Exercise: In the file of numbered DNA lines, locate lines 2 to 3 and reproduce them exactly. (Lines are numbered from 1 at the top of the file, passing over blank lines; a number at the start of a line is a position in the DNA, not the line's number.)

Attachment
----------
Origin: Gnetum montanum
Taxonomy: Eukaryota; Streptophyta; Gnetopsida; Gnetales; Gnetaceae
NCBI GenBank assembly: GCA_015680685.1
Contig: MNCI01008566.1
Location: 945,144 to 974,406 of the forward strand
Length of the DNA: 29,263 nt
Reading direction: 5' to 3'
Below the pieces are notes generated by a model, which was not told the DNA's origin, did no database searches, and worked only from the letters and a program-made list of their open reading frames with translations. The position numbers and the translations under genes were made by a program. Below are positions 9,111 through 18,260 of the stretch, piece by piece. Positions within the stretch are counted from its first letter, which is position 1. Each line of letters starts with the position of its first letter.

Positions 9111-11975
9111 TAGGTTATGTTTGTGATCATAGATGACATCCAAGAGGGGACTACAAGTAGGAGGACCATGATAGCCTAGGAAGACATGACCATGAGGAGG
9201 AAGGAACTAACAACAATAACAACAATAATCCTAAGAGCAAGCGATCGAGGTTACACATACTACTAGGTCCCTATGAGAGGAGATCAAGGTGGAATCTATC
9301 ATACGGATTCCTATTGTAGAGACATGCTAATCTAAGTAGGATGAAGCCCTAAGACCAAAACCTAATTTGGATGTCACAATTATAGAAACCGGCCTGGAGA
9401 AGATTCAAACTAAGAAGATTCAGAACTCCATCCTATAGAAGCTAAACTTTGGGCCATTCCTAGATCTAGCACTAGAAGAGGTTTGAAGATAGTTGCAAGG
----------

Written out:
Taxonomy: Eukaryota; Streptophyta; Gnetopsida; Gnetales; Gnetaceae
NCBI GenBank assembly: GCA_015680685.1